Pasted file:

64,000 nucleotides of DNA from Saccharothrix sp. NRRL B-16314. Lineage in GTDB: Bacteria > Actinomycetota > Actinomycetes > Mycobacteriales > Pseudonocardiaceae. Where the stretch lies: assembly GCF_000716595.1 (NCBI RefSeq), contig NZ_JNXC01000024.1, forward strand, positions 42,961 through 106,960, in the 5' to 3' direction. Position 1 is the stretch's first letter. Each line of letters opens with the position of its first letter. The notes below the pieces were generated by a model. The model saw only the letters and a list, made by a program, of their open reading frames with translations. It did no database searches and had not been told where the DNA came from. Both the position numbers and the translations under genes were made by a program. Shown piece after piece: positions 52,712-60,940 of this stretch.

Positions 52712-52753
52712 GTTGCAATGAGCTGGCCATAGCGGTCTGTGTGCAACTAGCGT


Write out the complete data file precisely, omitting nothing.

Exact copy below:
64,000 nucleotides of DNA from Saccharothrix sp. NRRL B-16314. Lineage in GTDB: Bacteria > Actinomycetota > Actinomycetes > Mycobacteriales > Pseudonocardiaceae. Where the stretch lies: assembly GCF_000716595.1 (NCBI RefSeq), contig NZ_JNXC01000024.1, forward strand, positions 42,961 through 106,960, in the 5' to 3' direction. Position 1 is the stretch's first letter. Each line of letters opens with the position of its first letter. The notes below the pieces were generated by a model. The model saw only the letters and a list, made by a program, of their open reading frames with translations. It did no database searches and had not been told where the DNA came from. Both the position numbers and the translations under genes were made by a program. Shown piece after piece: positions 52,712-60,940 of this stretch.

Positions 52712-52753
52712 GTTGCAATGAGCTGGCCATAGCGGTCTGTGTGCAACTAGCGT